In the summer of 2007, Nate Silver decided to conduct a rigorous assessment of the inexpensive Mexican restaurants in his neighborhood, Chicago’s Wicker Park. Figuring that others might be interested in the results of his study, and that he might be able to use some feedback from an audience, he took his project online.
Silver had no prior experience in such an endeavor. By day he worked as a statistician and writer at Baseball Prospectus—an innovator, to be sure, having created a clever new standard for empirically measuring the value of players, an advanced form of the “sabermetrics” vividly described by Michael Lewis in Moneyball. ((Nate Silver, “Introducing PECOTA,” in Gary Huckabay, Chris Kahrl, Dave Pease et al., eds., Baseball Prospectus 2003 (Dulles, VA: Brassey’s Publishers, 2003): 507-514. Michael Lewis, Moneyball: The Art of Winning an Unfair Game (New York: W. W. Norton & Company, 2004).)) But Silver had no experience as a food critic, nor as a web developer.
In time, his appetite took care of the former and the open web took care of the latter. Silver knit together a variety of free services as the tapestry for his culinary project. He set up a blog, The Burrito Bracket, using Google’s free Blogger web application. Weekly posts consisted of his visits to local restaurants, and the scores (in jalapeños) he awarded in twelve categories.
Being a sports geek, he organized the posts as a series of contests between two restaurants. Satisfying his urge to replicate March Madness, he modified another free application from Google, generally intended to create financial or data spreadsheets, to produce the “bracket” of the blog’s title.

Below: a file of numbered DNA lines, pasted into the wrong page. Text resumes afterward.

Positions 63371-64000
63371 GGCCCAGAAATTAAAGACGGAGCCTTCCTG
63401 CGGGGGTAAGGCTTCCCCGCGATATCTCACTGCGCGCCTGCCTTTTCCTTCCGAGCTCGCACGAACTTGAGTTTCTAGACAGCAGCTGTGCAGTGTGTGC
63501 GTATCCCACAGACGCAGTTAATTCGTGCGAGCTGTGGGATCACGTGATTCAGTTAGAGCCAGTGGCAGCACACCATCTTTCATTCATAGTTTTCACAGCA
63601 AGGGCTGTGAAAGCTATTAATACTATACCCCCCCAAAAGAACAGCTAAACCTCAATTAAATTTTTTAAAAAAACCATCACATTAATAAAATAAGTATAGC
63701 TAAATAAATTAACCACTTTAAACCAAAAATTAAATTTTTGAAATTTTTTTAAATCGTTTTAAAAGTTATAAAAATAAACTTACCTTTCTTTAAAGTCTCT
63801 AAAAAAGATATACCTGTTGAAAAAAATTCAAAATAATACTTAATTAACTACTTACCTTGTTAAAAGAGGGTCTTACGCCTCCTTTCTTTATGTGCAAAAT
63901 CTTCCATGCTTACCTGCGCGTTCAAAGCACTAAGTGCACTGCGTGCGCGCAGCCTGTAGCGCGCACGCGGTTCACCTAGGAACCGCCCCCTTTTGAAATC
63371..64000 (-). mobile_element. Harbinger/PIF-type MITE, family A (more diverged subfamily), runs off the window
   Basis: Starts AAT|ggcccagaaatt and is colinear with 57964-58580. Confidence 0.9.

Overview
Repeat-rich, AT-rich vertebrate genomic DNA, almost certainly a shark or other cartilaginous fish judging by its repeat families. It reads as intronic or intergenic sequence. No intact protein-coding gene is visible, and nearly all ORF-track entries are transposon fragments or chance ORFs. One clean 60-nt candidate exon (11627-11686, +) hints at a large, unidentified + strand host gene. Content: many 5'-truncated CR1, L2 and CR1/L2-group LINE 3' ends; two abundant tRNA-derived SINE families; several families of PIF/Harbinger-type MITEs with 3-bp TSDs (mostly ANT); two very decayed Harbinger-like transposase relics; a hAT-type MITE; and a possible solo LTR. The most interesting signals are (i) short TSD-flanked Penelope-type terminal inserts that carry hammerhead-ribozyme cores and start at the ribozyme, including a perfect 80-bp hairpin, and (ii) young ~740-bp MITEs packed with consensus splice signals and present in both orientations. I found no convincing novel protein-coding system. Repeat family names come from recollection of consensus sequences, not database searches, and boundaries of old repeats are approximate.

Like many of the savviest users of the web, Silver started small and improved the site as he went along. For instance, he had started to keep a photographic record of his restaurant visits and decided to share this documentary evidence. So he enlisted the photo-sharing site Flickr, creating an off-the-rack archive to accompany his textual descriptions and numerical scores. On August 15, 2007, he added a map to the site, geolocating each restaurant as he went along and color-coding the winners and losers.
Even with its do-it-yourself enthusiasm and the allure of carne asada, Silver had trouble attracting an audience. He took to Yelp, a popular site for reviewing restaurants to plug The Burrito Bracket, and even thought about creating a Super Burrito Bracket, to cover all of Chicago. ((Frequently Asked Questions, The Burrito Bracket, http://burritobracket.blogspot.com/2007/07/faq.html)) But eventually he abandoned the site following the climactic “Burrito Bowl I.”
With his web skills improved and a presidential election year approaching, Silver decided to try his mathematical approach on that subject instead—”an opportunity for a sort of Moneyball approach to politics,” as he would later put it. ((http://www.journalism.columbia.edu/system/documents/477/original/nate_silver.pdf)) Initially, and with a nod to his obsession with Mexican food, he posted his empirical analyses of politics under the chili-pepper pseudonym “Poblano,” on the liberal website Daily Kos, which hosts blogs for its engaged readers.
Then, in March 2008, Silver registered his own web domain, with a title that was simultaneously and appropriately mathematical and political: fivethirtyeight.com, a reference to the total number of electors in the United States electoral college. He launched the site with a slight one-paragraph post on a recent poll from South Dakota and a summary of other recent polling from around the nation. As with The Burrito Bracket it was a modest start, but one that was modular and extensible. Silver soon added maps and charts to bolster his text.